Jan 2009

HIV

There are approximately 86,000 people living with HIV within the UK. With only 2 % between heterosexual and homosexual transmission, numbers of new infections are continuing to rise within gay communities.

It is estimated that there are between 8, 0000 – 10,000 gay men living in the UK with HIV, but are currently unaware of their status. Whilst there continue to be lots of reasons why men don't like attending the clinic, there remains one important reason why you should. Taking the test means earlier detection of the virus. Knowledge that can help you take control of your result whether its positive or negative.

Routes of Transmission

Oral sex carries a 3% risk of catching HIV, especially if you are the one doing all the work. Avoid brushing your teeth or flossing before hand to reduce the likelihood of abrasions on your gums, be a healthy homo and stay fresh with a minty mouth wash instead!!

Anal Sex continues to be the highest risk of HIV transmission especially if unprotected. Always use a condom and plenty of lube to reduce the likelihood of transmission, and remember traces of HIV can now be found in pre cum so the withdrawal method is well and truly out the window.

Kissing carries no risk of HIV transmission, so pucker up and hold on tight!

Cuddling not just a handy way to keep warm in winter, so show someone you care and give them a big hug!

Toilet Seats whilst there are many things lurking in your toilet rest assured HIV is not one of them. Even if there was blood in the pan this would automatically be diluted or destroyed by cleaning detergents.

Sharing Cutlery HIV isn't transmitted through Saliva so no need to use disposable cuts and throwaway plates!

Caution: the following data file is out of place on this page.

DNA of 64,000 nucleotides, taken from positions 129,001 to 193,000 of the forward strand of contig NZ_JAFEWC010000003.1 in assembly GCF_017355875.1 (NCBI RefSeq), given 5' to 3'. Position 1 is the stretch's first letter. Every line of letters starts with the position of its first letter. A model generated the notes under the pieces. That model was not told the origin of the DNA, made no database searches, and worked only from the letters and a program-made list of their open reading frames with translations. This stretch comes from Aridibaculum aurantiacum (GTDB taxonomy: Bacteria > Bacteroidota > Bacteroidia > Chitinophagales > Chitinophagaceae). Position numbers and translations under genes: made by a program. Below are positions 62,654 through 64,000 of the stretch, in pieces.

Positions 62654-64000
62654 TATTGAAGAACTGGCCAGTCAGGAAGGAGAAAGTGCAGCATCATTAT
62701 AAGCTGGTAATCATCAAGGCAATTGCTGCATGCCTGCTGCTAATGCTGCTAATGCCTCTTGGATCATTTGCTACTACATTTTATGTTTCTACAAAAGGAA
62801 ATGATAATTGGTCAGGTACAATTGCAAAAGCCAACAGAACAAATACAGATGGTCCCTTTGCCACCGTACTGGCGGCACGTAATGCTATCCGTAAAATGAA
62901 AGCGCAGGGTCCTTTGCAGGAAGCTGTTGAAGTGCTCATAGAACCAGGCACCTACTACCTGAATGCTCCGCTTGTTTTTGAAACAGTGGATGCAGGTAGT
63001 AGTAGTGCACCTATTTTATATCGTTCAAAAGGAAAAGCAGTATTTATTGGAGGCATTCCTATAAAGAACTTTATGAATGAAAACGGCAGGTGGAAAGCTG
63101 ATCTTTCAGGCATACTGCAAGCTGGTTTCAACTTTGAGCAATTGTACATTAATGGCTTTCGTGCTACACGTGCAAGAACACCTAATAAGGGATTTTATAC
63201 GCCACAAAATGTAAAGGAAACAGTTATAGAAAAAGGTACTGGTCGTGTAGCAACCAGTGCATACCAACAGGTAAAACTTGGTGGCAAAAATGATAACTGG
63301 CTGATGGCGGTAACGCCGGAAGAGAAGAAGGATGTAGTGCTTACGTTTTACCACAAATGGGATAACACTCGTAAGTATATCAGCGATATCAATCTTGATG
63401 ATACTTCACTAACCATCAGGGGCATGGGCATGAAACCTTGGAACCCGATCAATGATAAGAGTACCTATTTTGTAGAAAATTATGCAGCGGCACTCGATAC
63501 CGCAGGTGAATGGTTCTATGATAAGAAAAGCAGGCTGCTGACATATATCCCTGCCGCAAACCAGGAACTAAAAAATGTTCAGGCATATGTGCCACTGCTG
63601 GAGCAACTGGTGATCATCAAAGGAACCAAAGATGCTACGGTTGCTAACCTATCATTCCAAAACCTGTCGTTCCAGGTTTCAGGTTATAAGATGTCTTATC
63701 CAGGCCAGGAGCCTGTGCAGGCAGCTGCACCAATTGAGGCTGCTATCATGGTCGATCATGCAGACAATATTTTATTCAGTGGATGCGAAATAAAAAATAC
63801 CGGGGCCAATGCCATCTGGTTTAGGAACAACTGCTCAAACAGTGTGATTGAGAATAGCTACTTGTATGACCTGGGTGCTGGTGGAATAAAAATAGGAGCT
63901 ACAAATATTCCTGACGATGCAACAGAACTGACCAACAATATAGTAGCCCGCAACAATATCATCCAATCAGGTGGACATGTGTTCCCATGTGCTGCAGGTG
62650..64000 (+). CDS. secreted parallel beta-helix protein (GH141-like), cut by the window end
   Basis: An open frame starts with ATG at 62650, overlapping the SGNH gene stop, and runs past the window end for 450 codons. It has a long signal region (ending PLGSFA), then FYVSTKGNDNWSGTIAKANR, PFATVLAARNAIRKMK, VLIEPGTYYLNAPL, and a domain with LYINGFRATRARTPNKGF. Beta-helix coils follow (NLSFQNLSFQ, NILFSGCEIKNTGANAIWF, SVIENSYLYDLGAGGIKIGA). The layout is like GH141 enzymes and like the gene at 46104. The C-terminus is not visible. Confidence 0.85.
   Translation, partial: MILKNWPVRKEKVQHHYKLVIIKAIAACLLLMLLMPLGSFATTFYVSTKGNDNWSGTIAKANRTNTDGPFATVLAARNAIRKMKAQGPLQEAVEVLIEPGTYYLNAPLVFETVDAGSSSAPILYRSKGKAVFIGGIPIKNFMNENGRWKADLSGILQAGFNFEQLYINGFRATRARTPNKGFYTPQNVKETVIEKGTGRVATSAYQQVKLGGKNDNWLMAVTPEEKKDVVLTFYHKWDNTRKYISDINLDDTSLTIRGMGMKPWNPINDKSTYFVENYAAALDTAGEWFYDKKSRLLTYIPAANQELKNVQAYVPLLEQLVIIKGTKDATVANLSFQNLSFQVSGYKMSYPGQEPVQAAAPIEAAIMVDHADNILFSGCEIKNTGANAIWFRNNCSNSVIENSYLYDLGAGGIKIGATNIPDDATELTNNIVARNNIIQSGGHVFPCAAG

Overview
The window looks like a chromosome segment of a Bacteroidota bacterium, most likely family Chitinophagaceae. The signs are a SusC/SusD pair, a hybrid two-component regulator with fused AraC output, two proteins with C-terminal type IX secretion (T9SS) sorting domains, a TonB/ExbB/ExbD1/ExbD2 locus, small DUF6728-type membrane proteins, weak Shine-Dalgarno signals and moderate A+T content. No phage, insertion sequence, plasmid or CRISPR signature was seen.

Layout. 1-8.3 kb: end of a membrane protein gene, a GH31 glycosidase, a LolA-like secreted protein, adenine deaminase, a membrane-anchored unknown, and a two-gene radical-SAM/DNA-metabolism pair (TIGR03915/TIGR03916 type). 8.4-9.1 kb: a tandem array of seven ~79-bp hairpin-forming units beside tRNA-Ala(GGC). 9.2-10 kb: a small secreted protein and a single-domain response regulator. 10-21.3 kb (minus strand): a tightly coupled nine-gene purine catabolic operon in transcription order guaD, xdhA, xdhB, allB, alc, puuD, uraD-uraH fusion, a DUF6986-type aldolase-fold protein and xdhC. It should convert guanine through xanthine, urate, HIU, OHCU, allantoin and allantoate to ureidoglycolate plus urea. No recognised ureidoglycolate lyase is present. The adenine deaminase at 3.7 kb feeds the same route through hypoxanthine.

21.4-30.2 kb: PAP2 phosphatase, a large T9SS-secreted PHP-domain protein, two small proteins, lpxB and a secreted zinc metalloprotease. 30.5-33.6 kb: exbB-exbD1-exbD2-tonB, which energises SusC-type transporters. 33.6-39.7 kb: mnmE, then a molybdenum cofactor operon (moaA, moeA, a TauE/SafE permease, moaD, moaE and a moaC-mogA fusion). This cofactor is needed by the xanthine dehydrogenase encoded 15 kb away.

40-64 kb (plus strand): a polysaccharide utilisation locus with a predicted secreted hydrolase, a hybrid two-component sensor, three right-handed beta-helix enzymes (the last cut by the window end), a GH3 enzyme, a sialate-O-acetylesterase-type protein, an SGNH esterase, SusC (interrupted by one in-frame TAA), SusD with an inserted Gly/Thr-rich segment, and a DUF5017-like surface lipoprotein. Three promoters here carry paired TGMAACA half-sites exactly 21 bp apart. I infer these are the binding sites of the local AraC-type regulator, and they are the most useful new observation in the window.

Mosquitos blood hungry these holiday hunters live off of blood but cannot pass the virus on.

Saliva you would need to drink up to 2 litres of someone's spit to be at risk of catching HIV, so stick to cola…it tastes better!

Seroconversion

HIV is at its most infectious when it first enters your body, whilst most people don't experience any symptoms, some report:

  • Aches and pains
  • Dramatic Weight Loss
  • Night Sweat
  • Tiredness
  • Fevers
  • Rashes

This set of symptoms is referred to as seroconversion illness. Although seasonally mistaken for 'manflu' anyone experiencing them are always encouraged to attend a sexual health clinic for screening.

Testing

HIV lives in blood, so it makes sense for us to test for the virus using a blood sample. A relatively pain free and speedy process, a small amount of blood is taken from the arm and sent to the lab for testing under a confidential patient number.

Window Period Testing

HIV can take up to three months to show up on a blood test. You may therefore be advised to re attend the clinic for window period testing to account for any potential risk that you may have been exposed to.

PEP

PEP stands for Post Exposure Phrophylaxis and is treatment available for those who have put themselves at considerable risk of catching HIV as a result of unprotected sex. The morning after pill it is not!

Given over a course of one month this treatment regimen is made up of HIV medication, but can help prevent HIV developing within the body by up to 80%.In order for this to be effective treatment must commence within the first 72 hours, side effects still apply!

HIV & PEP Information

Treatment

Not everyone living with HIV needs to take medication. The decision to commence this is dependent upon the results of infection monitoring which is usually carried out as part of your ongoing care.

Commencing treatment can help to suppress the amount of active virus within your body, as well as supporting the immune system. Whilst these are usually well tolerated some people experience:

  • Vivid dreams
  • Sickness
  • Diarrhoea
  • Tiredness

These typically last between 6-8 weeks as the body adjusts to having the medication in your system. Once started, treatment is life long, but can drastically improve your quality of life as well as helping to prevent opportunistic infections.

What next?

For more information contact us: 01202-257478 or
email: overtherainbow2@dchft.nhs.uk

At Over The Rainbow staff are present Tuesday - Friday, 10am to 5pm , Bournemouth and at other venues throughout the county.

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